Fascioliasis is a parasitic infection typically caused by Fasciola hepatica
, which is also known as “the common liver fluke” or “the sheep liver fluke.” A related parasite, Fasciola gigantica
, also can infect people. Fascioliasis is found in all continents except Antarctica, in over 70 countries, especially where there are sheep or cattle. People usually become infected by eating raw watercress or other water plants contaminated with immature parasite larvae. The young worms move through the intestinal wall, the abdominal cavity, and the liver tissue, into the bile ducts, where they develop into mature adult flukes that produce eggs. The pathology typically is most pronounced in the bile ducts and liver. Fasciola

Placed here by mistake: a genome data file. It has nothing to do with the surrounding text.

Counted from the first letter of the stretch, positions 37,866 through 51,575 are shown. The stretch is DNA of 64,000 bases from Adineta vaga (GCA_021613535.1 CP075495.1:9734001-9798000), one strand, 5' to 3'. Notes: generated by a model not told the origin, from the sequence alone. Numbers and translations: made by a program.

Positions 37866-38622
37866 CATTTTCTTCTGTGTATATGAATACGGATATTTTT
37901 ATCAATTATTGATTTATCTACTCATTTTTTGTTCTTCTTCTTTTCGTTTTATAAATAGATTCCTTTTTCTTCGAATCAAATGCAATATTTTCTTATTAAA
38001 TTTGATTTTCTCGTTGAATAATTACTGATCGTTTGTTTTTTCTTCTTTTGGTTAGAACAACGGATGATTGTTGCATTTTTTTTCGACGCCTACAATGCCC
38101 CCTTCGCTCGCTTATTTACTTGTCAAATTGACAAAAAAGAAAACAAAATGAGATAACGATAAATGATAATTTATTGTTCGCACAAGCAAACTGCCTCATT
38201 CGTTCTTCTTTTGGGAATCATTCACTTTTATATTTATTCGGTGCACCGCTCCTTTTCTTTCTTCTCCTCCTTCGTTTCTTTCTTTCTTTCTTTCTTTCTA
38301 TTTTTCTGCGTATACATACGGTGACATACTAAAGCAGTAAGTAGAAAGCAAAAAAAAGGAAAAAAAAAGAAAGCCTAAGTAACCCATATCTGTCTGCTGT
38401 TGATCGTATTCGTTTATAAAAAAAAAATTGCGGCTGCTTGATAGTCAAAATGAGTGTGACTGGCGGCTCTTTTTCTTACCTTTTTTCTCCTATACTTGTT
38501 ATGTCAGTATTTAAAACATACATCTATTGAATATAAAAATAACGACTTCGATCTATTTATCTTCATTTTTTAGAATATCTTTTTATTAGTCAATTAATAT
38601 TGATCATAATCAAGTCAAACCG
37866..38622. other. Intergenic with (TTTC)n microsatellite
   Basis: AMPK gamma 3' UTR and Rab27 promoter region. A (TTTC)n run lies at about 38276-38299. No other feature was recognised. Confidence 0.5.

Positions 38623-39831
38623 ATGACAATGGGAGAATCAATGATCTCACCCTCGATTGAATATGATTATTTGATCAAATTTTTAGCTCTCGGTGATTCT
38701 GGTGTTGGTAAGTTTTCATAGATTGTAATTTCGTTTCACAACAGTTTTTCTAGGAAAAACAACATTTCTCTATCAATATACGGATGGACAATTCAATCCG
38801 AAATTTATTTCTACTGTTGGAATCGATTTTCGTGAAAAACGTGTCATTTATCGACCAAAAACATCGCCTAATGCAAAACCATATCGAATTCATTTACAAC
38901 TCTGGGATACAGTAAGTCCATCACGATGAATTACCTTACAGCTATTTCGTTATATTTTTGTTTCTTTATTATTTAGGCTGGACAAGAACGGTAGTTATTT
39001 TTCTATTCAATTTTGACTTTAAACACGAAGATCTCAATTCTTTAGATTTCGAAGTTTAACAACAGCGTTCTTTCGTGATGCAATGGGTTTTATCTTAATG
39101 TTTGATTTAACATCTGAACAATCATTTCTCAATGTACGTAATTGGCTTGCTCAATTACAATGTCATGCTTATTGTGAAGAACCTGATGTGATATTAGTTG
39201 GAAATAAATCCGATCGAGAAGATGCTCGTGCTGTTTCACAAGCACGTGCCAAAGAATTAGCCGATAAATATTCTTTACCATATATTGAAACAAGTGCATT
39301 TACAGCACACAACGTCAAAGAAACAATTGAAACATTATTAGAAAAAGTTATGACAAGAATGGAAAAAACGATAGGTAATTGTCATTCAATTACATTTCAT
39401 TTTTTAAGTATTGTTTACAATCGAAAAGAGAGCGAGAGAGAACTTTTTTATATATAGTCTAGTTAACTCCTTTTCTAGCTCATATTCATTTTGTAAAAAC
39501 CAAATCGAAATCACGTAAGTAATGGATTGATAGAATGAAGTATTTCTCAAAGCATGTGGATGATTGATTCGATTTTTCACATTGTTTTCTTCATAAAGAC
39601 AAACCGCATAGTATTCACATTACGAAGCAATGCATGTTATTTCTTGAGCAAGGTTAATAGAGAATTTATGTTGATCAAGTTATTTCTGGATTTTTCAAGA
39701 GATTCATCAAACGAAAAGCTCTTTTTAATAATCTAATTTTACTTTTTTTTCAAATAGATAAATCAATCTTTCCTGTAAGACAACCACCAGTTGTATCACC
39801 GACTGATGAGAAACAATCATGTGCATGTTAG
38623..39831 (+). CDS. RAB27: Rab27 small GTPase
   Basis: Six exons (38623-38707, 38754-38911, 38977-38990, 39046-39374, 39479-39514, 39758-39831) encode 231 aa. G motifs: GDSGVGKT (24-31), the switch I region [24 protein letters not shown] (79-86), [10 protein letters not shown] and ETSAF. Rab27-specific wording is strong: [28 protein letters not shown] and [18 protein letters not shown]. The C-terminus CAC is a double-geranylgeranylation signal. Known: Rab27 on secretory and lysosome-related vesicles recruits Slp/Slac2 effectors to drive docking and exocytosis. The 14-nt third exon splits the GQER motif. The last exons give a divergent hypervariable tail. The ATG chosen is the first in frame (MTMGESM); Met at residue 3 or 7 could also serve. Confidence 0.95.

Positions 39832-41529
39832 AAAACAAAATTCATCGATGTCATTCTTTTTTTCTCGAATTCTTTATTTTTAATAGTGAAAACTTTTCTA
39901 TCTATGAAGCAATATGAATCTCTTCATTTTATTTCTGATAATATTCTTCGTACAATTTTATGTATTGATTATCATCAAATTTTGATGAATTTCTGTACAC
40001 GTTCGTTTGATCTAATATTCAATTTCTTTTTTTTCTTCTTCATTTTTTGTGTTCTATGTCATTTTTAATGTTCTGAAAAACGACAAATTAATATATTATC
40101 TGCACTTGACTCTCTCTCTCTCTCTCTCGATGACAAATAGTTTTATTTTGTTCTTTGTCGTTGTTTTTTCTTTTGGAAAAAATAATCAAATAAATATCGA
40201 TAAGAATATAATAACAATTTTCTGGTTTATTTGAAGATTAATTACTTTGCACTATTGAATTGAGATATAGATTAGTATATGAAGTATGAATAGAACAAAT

infection is both treatable and preventable.
Above Images: Left: Fasciola hepatica egg in an unstained wet mount (400x magnification). F. hepatica eggs are broadly ellipsoidal, operculated, and measure 130–150 μm by 60–90 µm. Center: Adult Fasciola hepatica fluke stained with carmine (30mm x 13mm). Right: Fossaria bulamoides, a snail host for F. hepatica in the western United States.
(Credit: DPDx; Conchology, Inc., Mactan Island, Philippines).